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Roads & Vehicular Use

We all use roads to access our public lands. But too many roads—or roads that are poorly designed—are a big problem.

Position Statement

Roads can have damaging impacts on the health of the land and can put species at risk, including our own. To limit the deleterious impacts of roads and vehicles on public land, the US government has taken steps to preserve lands without roadless areas. Broads work to protect roadless areas and keep vehicles on designated roads or trails only.

Roadless Areas – Keeping it Wild

The Roadless Area Conservation Rule, signed by President Clinton in 2001, was intended to preserve the nation’s remaining US Forest Service roadless areas that had not been designated as wilderness by Congress. Roadless BLM lands are preserved through designation as Wilderness Study Areas or identified as Lands with Wilderness Characteristics. Both are to be managed so as not to impair their wilderness character to keep them eligible for future designation as wilderness.

Roadless areas provide important benefits:

  • Clean water and healthy watersheds.
  • Habitat for threatened and endangered species.
  • Large, undisturbed intact areas that enhance biodiversity and provide wildlife freedom of movement, migration corridors, and room for flora and fauna to adapt to a changing climate.

There are 86,000 miles of roads on lands managed by the Bureau of Land Management.

The Roads go on Forever (and disruption never ends)

While some roads are necessary, there is no denying the impact on the landscape and its inhabitants. Roads bring noise, pollution, barriers, and a mortality hazard. They alter water drainage, trigger erosion, fragment habitat, and interrupt migration corridors. The ecological effects of a road extend up to 3200 feet on either side.

Deep vehicle ruts in a meadowIt is estimated there are more than 380,000 miles of roads on Forest Service managed lands alone. That’s enough road to drive around the Earth more than 15 times!

Broads’ members advocate to prevent unnecessary roads and decommission old roads that were built to accommodate logging or oil and gas development. Using a technique called “vertical mulching,” they erase obsolete or illegal roads by scattering natural debris, re-seeding with native plants, moving rocks, and raking soil to eliminate visual evidence of tracks.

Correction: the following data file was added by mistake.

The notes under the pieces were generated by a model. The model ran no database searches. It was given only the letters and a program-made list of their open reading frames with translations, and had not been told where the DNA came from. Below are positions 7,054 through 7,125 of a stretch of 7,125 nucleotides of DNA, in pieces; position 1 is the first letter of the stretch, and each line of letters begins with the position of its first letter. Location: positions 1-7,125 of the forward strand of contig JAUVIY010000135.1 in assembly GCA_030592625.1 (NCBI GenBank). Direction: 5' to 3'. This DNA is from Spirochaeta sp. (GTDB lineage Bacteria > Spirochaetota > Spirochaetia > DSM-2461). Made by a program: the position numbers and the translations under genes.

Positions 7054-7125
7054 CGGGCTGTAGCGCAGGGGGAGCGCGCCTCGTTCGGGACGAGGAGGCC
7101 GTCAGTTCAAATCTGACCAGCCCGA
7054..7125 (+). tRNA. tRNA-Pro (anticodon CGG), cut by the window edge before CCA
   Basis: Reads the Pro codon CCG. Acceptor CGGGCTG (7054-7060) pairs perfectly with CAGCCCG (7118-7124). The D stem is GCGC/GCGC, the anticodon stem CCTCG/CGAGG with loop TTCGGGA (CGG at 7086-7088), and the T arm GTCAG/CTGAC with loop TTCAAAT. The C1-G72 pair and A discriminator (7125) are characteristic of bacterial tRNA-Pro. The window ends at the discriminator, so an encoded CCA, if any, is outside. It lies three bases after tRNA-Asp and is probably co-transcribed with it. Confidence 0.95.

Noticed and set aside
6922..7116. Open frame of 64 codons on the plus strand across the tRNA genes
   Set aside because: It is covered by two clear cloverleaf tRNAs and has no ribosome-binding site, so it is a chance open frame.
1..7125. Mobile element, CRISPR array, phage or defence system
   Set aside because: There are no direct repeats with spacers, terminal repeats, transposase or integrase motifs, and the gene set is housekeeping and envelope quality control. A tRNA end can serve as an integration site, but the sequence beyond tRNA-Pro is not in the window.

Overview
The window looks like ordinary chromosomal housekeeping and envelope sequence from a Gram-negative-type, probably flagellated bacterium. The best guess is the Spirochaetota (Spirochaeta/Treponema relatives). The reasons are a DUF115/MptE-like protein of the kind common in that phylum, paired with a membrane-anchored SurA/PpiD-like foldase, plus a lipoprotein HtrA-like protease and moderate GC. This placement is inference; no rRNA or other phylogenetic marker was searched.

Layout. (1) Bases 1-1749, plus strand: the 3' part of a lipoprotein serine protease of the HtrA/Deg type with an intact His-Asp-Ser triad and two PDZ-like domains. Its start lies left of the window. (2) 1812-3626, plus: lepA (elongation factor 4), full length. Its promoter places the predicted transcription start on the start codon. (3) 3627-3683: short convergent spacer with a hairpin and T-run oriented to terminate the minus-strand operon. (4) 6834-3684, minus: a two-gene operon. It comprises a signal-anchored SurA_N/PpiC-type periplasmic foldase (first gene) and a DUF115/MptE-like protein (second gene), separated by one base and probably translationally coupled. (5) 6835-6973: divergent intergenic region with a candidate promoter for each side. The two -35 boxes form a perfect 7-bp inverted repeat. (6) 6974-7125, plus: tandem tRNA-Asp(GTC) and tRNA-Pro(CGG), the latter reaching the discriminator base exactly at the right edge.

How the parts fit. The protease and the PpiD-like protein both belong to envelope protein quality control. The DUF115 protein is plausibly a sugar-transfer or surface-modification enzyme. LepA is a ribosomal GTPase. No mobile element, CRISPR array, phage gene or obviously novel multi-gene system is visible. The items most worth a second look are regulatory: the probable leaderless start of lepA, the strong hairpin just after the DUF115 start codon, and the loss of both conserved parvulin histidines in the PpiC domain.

Stay in Your Lane

Motorized vehicles should only travel on roadways and trails designated for such activities. Unfortunately, some disregard travel routes—out of ignorance, disrespect, or a misplaced sense of entitlement—causing extensive damage to fragile ecosystems.

When vehicles do not stay on designated routes, it harms soils, vegetation, and riparian zones, increasing erosion and degrading water quality. These impacts, combined with the noise emitted by motorized vehicles, are detrimental to wildlife. Motorized access has also led to increased damage and defacing of historic and prehistoric cultural sites.

Limited resources for agencies managing public lands (primarily the BLM and USFS) means limited enforcement. Public land agencies work to create responsible management plans that reflect multiple-use mandates, but they often don’t have the resources to enforce regulations over the vast acreages they manage.

The number of recreational riders of off-highway vehicles (OHVs) continues to grow, as do the capabilities of OHV’s to push ever farther into wild landscapes. Just because it’s possible to drive somewhere doesn’t mean it’s the right thing to do.

Add to this the pressure by those who want to increase access via roads on public lands by using the arcane legislation passed in 1866 known as RS2477. Broads have fought this battle for years, particularly in Recapture Canyon in Utah.

Only 2% of the lands in the continental U.S. are roadless.

Broads’ Role

In addition to our work to keep roadless areas intact and decommission unnecessary roads, Broads across the country get boots-on-the-ground and work with federal, state, and local land managers to gather data and monitor vehicular uses on public lands.

We collaborate with and provide input on travel management planning, and hold agencies accountable to implement plans, abide by the policies, and enforce restrictions.

To get involved contact your local Broadband or work with the national office to start your own monitoring project. Watch the Broads’ website for action alerts and events that provide education, advocacy, and stewardship opportunities.

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